The decision in R v Steer (1987) was reaffirmed in the case of R v Wenton (2010) in that the endangerment to life must come from damage done to property or must be the result of damage that was done to property and not through some other means.
In R v Wenton (2010) the defendant threw a brick through a window of a residence that was home to a couple and their three children who were sleeping at the time. The defendant then threw a petrol canister into the house and pieces of lighted paper but fortunately the fire died away before the canister was set alight. The defendant’s fingerprints were found on the paper and the canister and the defendant was charged under s.1 of the Criminal Damage Act (1971) with emphasis given to s.1(2) of the act which is in reference to criminal damage endangering life. The defendant was convicted in the first instance and the defendant appealed.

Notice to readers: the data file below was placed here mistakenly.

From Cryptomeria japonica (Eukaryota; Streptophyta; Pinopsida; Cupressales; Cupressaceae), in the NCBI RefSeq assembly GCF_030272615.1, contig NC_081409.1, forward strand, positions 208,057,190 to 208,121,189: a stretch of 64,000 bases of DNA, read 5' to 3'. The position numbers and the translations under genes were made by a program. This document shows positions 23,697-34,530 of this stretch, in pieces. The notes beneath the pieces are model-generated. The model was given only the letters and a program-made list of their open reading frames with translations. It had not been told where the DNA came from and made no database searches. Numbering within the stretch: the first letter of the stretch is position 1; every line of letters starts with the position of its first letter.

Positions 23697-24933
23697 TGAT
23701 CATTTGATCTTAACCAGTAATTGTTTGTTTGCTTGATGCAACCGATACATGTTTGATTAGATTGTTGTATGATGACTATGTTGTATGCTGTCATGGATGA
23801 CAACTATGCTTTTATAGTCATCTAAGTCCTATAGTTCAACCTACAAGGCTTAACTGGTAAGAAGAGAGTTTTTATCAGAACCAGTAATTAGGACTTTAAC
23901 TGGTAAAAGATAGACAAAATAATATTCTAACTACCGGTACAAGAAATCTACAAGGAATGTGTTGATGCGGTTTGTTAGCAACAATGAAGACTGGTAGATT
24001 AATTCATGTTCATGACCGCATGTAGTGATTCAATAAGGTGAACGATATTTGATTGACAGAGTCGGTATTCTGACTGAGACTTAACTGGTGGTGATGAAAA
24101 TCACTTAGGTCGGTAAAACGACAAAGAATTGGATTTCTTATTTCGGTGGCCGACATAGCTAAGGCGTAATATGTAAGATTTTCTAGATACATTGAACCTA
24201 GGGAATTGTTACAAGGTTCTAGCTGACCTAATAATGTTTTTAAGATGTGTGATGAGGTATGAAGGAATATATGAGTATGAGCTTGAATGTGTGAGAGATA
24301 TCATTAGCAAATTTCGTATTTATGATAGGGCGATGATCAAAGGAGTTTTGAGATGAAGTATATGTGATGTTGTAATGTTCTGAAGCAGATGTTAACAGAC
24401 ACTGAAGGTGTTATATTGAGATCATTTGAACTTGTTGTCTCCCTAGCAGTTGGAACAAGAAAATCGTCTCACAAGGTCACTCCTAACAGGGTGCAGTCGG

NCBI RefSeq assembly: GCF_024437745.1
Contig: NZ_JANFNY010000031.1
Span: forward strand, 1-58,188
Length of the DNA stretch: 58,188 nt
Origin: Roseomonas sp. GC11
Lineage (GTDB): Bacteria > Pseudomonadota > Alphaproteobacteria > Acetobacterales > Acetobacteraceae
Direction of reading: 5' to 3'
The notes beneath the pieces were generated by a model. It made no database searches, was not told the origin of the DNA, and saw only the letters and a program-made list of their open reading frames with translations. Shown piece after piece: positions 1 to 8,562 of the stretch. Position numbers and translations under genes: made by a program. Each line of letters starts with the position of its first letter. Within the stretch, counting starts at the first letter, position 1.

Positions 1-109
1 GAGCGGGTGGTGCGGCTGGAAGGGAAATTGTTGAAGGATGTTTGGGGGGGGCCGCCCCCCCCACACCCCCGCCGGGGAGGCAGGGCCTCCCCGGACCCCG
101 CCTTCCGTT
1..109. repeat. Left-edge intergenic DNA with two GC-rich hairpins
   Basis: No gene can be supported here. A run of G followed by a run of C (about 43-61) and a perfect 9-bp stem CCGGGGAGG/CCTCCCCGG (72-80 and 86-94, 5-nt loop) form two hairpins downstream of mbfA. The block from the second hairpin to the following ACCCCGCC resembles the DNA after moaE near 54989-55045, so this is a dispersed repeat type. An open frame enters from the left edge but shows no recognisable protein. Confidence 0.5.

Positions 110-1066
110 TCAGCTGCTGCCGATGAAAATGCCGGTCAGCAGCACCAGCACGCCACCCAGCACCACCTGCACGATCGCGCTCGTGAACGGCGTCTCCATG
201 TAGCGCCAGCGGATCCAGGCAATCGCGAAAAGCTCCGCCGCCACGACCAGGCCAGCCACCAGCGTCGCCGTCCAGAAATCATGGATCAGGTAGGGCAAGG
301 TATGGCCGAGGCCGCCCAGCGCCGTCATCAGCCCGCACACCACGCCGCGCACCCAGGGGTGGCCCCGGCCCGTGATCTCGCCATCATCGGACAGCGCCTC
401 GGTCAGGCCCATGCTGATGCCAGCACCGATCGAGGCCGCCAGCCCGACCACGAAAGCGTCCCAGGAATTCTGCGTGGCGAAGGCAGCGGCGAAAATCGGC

The conviction was quashed on appeal. Despite the fact that the defendant had thrown a brick threw the window, the endangerment to life did not result from the broken window. The court reaffirmed the decision in R v Steer (1987). As far as s.1(2) of the Criminal Damage Act (1971) is concerned endangerment to life must come from the damage.
Copyright © 2018 by Dyarne Ward